The new Nissan Teana has less design character than the previous model, but it is now even more comfortable
Businesslike Luxury PHOTO: TORQUE

Since 2008, the Teana has been driving towkays to distraction at the expense of the popular Toyota Camry. The Nissan's advantages include a
comfy and classy cabin, a smooth and quiet ride, and surprising stylishness for a large Japanese saloon. Also, the Teana sold in Singapore was manufactured in Japan, unlike its Thai-built rivals from Toyota and Honda (Accord), which gave Nissan one more thing to shout about in the market.

With the latest Teana for Singapore imported from Nissan's factory in
Thailand, that "Made in Japan" selling point is no more. But as Toyota and Honda have already demonstrated in Asia, where the vehicle is produced is less important than how well it is put together.

In the case of the Teana, the test car we drove in California was a China-spec, China-made example with interior quality and exterior solidity comparable to the earlier "all-Japanese" model. Incidentally, the Teana is the flagship model for China's Nissan-Dongfeng joint venture, which is rumoured to be working on a stretched wheelbase version.

Immediately noticeable is the "supersized-Sylphy" styling of Nissan's new saloon. It's not ugly or anything, just less attractive and less distinctive
than before. However, upgraders (Sylphy owners, perhaps) are likely to appreciate the Teana's general appearance, and also its visible twin tailpipes (they were hidden underneath on the earlier model). The
chrome "blade" above the rear registration plinth has also become larger. More
importantly, the 516-litre boot is slightly bigger than before.

Inside the cabin, the newcomer has sacrificed some of the old one's Italianate aesthetics for improved ergonomics. The centre console, for instance, now groups the infotainment panel together with the
climate control panel, which is a more logical layout than in the previous Teana, which "parks" the two system panels separately (and stylishly). Most of the buttons and knobs have a positive action, and all the plastics are, well, not too plasticky. Livening up the dashboard is some simulated-carbon trim, which just about avoids the "tacky" tag.

The main instrument meters continue to be big and easy to read, but their arrangement has been tidied up and there's a useful multi-function display in between. Big, too, is the steering wheel, which is how a typical big boss likes it, but more importantly, it's now adjustable for reach as well as rake, whereas previously it could only be tilted up or down.

Another major upgrade is the fitment of "aluminium" paddle-shifters to override the transmission.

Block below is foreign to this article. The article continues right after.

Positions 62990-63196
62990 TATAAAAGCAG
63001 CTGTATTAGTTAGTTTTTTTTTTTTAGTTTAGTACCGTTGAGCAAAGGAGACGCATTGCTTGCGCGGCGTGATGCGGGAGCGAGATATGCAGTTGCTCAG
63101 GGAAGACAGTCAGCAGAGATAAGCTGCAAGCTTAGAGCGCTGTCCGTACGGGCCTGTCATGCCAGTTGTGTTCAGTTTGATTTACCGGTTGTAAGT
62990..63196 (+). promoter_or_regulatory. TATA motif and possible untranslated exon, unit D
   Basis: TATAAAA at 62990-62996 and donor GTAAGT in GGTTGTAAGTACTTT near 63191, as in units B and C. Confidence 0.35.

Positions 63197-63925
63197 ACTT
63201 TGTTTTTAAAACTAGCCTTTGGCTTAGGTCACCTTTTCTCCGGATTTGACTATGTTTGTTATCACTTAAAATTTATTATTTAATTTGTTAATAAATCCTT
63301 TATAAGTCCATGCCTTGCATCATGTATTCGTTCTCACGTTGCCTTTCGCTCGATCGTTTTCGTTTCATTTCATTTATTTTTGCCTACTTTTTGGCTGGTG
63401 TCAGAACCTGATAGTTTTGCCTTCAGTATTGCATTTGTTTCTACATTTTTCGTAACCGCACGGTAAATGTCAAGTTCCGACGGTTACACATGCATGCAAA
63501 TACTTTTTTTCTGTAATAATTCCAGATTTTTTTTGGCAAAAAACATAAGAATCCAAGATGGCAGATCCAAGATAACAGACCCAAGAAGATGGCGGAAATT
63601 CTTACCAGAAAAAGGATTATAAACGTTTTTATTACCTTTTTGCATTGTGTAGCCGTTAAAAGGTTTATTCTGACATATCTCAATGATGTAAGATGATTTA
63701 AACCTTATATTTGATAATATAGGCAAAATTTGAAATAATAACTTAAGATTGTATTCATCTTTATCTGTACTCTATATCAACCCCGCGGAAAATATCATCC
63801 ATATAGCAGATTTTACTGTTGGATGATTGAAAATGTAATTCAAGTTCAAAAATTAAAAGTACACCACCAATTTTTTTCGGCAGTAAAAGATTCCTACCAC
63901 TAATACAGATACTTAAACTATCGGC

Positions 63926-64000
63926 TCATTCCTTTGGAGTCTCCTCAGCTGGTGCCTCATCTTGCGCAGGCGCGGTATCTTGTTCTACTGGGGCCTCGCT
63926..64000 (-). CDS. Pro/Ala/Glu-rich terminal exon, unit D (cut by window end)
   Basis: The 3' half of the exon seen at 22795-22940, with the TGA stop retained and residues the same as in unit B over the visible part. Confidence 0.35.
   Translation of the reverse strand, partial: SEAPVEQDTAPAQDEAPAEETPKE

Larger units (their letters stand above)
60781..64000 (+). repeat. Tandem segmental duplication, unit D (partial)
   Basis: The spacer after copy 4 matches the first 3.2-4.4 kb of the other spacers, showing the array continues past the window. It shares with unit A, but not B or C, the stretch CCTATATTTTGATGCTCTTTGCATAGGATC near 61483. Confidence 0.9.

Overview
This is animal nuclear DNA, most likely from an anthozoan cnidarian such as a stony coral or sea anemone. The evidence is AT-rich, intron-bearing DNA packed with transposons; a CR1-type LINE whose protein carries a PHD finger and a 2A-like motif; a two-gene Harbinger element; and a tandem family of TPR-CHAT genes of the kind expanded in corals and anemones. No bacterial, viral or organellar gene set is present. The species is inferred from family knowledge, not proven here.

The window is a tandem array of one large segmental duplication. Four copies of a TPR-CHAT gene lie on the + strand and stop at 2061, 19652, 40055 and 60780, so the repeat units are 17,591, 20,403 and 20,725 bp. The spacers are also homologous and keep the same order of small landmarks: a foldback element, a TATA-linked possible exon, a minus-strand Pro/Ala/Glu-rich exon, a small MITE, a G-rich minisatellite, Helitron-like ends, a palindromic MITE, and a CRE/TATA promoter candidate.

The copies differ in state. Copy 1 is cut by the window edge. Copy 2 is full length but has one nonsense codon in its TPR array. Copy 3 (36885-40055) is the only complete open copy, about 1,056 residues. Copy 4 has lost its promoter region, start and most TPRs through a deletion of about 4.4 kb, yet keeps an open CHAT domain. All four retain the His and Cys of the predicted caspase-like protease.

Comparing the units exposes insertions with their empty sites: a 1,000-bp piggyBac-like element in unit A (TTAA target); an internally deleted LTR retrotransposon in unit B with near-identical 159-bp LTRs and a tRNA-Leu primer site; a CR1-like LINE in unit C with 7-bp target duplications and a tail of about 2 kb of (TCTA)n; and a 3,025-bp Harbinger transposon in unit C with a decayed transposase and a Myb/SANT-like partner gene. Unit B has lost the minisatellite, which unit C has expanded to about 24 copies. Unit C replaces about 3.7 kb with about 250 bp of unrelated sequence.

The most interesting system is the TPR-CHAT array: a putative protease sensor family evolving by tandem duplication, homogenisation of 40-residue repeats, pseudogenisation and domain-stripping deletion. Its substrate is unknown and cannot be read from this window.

Said paddles are more impressive than the small pedals in the driver's footwell, which include a foot-operated parking brake carried over from the old model and shared with several other Nissans. It isn't the most elegant device in an otherwise polished driving environment. The cabin
space is good, and even though the leather seats are less sofa-soft than expected, they are relaxing enough and generously proportioned, too.

The Teana tested here is the 2.5-litre variant, which has ditched the previous V6 of the same capacity in favour of a simpler, lighter and less powerful 4-cylinder. This seems like a retrograde step, but the new
engine is pleasant, even when it’s stretched to the upper half of the tachometer range.
In fact, it's almost as sweet-revving as the superseded 6-pot motor. Furthermore, the 4-cylinder boasts noticeably stronger performance plus better fuel economy – around 2.8km further on every litre.

The car's Xtronic continuously variable transmission (CVT) is virtually as slick as a traditional torque-converter automatic, if you don't rush it. If you do rush the Xtronic by putting it into "Ds" mode, it tries to
impersonate a sporty gearbox by shifting up the "gears" in a strangely racy manner.

The Teana is still no sports saloon, of course. Ride comfort is clearly the priority for this natural-born cruiser which can, well, cruise all day as it pampers its passengers. Even so, this car isn't too sloppy through corners – the body control is acceptable, the grip is adequate, and
there's even some "weight" in the electric power steering.

Looks like the new Teana will continue to drive towkays to distraction at the expense of the Camry.

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This article first appeared in the November 2013 issue of Torque.


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